BuffettPack 08-20-2011 11:11 AM

I'm heading out today to pick up the equipment to make the swamp cooler. Really appreciate the advice!

bottlebomber 08-20-2011 02:24 PM


Originally Posted by BuffettPack
I'm heading out today to pick up the equipment to make the swamp cooler. Really appreciate the advice!

All you really need is the tub... the whole thing with putting towels on it and a fan blowing on it is bogus, it does very little but waste electricity. Just the chest, and some ice. That's all you need.

h22lude 08-20-2011 02:30 PM


Originally Posted by bottlebomber (Post 3187647)
All you really need is the tub... the whole thing with putting towels on it and a fan blowing on it is bogus, it does very little but waste electricity. Just the chest, and some ice. That's all you need.

Chest ice and water does work well. However a wet towel around the bucket does lower the temp some. Albeit only a few degrees but it still works. It's the same principal as putting a wet towel around your neck. The evaporation process is what is cooling it down, not the actual wet towel. It isn't the best method but it does work. If my closet was at 73, a wet towel would bring it down to 70.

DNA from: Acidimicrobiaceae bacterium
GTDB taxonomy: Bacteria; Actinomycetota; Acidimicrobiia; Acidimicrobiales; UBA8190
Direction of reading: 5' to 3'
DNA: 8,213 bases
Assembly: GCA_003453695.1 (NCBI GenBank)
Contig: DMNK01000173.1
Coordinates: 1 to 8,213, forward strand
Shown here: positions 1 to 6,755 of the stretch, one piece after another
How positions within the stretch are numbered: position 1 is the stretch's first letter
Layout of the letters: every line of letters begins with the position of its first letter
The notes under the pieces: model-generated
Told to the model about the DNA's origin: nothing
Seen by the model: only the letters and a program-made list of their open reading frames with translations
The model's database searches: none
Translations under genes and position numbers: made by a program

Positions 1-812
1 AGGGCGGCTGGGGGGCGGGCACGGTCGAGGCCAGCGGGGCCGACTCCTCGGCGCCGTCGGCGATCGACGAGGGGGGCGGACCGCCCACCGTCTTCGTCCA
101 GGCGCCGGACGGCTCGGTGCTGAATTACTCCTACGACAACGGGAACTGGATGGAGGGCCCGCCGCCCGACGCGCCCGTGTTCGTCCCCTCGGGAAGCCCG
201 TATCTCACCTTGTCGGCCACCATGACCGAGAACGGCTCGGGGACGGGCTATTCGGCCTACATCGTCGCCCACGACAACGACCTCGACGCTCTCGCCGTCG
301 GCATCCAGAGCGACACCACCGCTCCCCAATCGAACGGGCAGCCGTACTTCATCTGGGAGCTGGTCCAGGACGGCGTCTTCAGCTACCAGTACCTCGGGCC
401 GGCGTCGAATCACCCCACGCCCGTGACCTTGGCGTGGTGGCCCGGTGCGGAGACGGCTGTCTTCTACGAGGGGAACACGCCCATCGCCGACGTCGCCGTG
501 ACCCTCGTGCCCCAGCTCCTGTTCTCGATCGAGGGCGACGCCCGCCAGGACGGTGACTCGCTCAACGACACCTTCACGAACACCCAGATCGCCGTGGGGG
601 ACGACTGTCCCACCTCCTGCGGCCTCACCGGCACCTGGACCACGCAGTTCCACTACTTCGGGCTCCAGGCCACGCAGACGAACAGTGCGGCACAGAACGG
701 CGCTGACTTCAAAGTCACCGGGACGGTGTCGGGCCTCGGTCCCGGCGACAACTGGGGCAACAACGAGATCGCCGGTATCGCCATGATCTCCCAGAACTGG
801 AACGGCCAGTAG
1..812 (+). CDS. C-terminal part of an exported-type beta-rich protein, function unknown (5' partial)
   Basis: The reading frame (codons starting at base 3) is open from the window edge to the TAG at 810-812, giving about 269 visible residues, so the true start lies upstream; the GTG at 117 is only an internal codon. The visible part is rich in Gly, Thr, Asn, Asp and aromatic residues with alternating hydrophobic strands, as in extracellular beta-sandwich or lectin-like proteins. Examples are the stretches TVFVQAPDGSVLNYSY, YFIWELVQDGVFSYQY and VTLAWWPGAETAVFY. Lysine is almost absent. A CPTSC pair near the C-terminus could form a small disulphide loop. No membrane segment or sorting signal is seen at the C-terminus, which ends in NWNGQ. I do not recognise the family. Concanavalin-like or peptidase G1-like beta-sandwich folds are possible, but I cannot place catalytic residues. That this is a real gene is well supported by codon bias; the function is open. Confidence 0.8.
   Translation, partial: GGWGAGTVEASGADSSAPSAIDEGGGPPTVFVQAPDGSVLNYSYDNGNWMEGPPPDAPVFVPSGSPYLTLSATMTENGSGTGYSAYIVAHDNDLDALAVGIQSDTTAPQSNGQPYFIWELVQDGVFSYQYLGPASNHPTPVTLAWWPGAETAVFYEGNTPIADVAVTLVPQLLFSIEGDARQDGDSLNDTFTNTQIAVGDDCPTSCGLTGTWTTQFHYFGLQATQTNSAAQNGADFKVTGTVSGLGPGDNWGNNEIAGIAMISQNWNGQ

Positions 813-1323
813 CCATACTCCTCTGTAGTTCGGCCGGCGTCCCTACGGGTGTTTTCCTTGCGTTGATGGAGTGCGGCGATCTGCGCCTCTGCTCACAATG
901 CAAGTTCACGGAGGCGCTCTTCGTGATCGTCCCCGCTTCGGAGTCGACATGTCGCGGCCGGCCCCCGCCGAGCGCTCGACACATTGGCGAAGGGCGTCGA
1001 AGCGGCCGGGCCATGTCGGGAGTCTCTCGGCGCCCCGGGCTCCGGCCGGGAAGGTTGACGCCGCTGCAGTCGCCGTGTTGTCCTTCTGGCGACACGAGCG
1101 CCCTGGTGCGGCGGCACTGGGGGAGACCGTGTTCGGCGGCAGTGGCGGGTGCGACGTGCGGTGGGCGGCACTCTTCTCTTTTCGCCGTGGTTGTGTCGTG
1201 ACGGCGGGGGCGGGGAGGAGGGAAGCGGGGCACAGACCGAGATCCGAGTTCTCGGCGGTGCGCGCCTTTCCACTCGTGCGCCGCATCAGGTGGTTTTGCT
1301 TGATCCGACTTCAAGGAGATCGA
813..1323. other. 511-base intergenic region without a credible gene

BuffettPack 08-20-2011 04:23 PM

I'm going to pick up the Igloo Ice Cube (60 qt) from Lowe's. Want the max cold version but don't want to spend $60 right now. Would be nice to be able to fully close the cooler lid with the fermentation bucket inside (or a 5 gallon better bottle) for times when I need to maintain a really low temp. Not sure I'll be able to do that with the Ice Cube model.

Not planning on the t-shirt/fan method as I feel like I should be able to keep in the 60F range fairly easily without trying it.